|Career (CSA)||Confederate Navy Jack|
|Fate:||As privateer Rattlesnake, sunk by Union forces, February 28, 1863|
|Displacement:||1,221 long tons (1,241 t)|
|Length:||215 ft 6 in (65.68 m)|
|Beam:||34 ft 6 in (10.52 m)|
|Draft:||21 ft 9 in (6.63 m)|
|Propulsion:||Sails and steam engine|
|Complement:||40 officers and men|
|Armament:||2 × 12-pounder (5 kg) cannons|
CSS Nashville was a brig-rigged passenger steamer built at Greenpoint, Brooklyn in 1853. Between 1853 and 1861 she was engaged in running between New York City and Charleston, South Carolina. After the fall of Fort Sumter, the Confederates seized her at Charleston and fitted her out as a cruiser. Under the command of Lieutenant Robert B. Pegram, CSN, she braved the blockade on October 21, 1861, and headed across the Atlantic to Southampton, England, the first ship of war to fly the Confederate flag in English waters. Nashville returned to Beaufort, North Carolina on February 28, 1862, having captured two prizes worth US$66,000 during the cruise. In this interval she was sold for use as a blockade runner and renamed Thomas L. Wragg.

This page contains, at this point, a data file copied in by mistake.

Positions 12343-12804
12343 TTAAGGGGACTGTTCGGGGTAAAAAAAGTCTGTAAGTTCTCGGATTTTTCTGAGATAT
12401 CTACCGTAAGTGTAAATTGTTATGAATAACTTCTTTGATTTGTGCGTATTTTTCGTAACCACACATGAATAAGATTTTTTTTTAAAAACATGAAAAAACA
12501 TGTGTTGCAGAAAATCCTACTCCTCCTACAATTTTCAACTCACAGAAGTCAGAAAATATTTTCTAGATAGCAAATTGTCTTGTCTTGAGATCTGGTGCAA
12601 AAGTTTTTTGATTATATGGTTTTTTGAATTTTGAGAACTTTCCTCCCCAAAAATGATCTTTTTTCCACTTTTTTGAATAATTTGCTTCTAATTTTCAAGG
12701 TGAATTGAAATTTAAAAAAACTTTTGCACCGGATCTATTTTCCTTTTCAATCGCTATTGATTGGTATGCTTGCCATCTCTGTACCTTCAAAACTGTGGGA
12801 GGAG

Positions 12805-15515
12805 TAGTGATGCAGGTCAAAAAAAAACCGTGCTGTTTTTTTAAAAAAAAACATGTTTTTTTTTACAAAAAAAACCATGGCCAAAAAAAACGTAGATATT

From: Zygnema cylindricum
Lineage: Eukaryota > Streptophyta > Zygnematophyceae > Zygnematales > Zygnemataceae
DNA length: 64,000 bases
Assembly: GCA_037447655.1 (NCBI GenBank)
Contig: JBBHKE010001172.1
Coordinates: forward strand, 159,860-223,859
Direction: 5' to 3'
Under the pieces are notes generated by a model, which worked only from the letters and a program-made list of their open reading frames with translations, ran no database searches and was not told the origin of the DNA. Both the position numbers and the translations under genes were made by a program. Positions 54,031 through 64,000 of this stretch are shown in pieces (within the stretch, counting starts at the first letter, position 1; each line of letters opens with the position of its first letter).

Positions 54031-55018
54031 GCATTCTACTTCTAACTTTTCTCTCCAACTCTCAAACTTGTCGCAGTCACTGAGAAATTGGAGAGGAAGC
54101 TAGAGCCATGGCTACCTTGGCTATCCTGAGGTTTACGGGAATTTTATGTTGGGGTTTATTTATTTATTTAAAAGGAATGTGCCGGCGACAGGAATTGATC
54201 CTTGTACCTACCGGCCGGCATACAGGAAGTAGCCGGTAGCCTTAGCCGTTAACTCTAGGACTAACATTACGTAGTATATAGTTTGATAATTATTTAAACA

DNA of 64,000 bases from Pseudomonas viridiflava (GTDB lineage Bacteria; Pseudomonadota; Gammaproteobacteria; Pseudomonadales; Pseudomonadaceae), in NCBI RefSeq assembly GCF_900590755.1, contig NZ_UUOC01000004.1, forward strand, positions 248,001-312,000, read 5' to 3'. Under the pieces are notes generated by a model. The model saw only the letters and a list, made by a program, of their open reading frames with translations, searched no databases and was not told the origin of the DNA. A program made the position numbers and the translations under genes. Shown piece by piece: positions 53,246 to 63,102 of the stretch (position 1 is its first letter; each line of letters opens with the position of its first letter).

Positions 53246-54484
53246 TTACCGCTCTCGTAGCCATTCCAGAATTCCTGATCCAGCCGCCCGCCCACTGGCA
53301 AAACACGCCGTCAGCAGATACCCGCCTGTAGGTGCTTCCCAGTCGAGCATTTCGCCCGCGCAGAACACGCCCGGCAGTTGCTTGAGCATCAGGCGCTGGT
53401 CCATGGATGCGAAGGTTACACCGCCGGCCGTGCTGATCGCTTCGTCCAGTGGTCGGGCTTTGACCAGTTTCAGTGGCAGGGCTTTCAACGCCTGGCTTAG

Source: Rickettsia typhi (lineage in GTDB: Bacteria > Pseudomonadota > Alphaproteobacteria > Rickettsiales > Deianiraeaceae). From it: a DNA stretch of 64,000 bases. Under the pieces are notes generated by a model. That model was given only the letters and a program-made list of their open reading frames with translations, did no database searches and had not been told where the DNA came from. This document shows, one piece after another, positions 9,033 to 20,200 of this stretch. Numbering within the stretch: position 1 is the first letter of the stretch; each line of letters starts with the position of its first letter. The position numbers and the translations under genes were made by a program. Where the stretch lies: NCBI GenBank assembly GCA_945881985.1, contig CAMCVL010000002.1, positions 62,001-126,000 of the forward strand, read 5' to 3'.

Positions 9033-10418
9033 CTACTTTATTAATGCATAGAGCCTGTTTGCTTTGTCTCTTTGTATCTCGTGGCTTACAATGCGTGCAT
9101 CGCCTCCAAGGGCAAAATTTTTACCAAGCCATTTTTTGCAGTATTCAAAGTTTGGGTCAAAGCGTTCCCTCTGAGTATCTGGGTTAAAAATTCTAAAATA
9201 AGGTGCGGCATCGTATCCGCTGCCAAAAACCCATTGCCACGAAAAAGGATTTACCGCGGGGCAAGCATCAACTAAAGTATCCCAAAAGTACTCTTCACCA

On November 5, 1862, she was commissioned as the privateer Rattlesnake. After running fast aground on the Ogeechee River, Georgia, the monitor USS Montauk destroyed her with shell fire from 11" and 15" turret guns on February 28, 1863.
References[edit | edit source]
- This article includes text from the public domain Dictionary of American Naval Fighting Ships. The entry can be found here.
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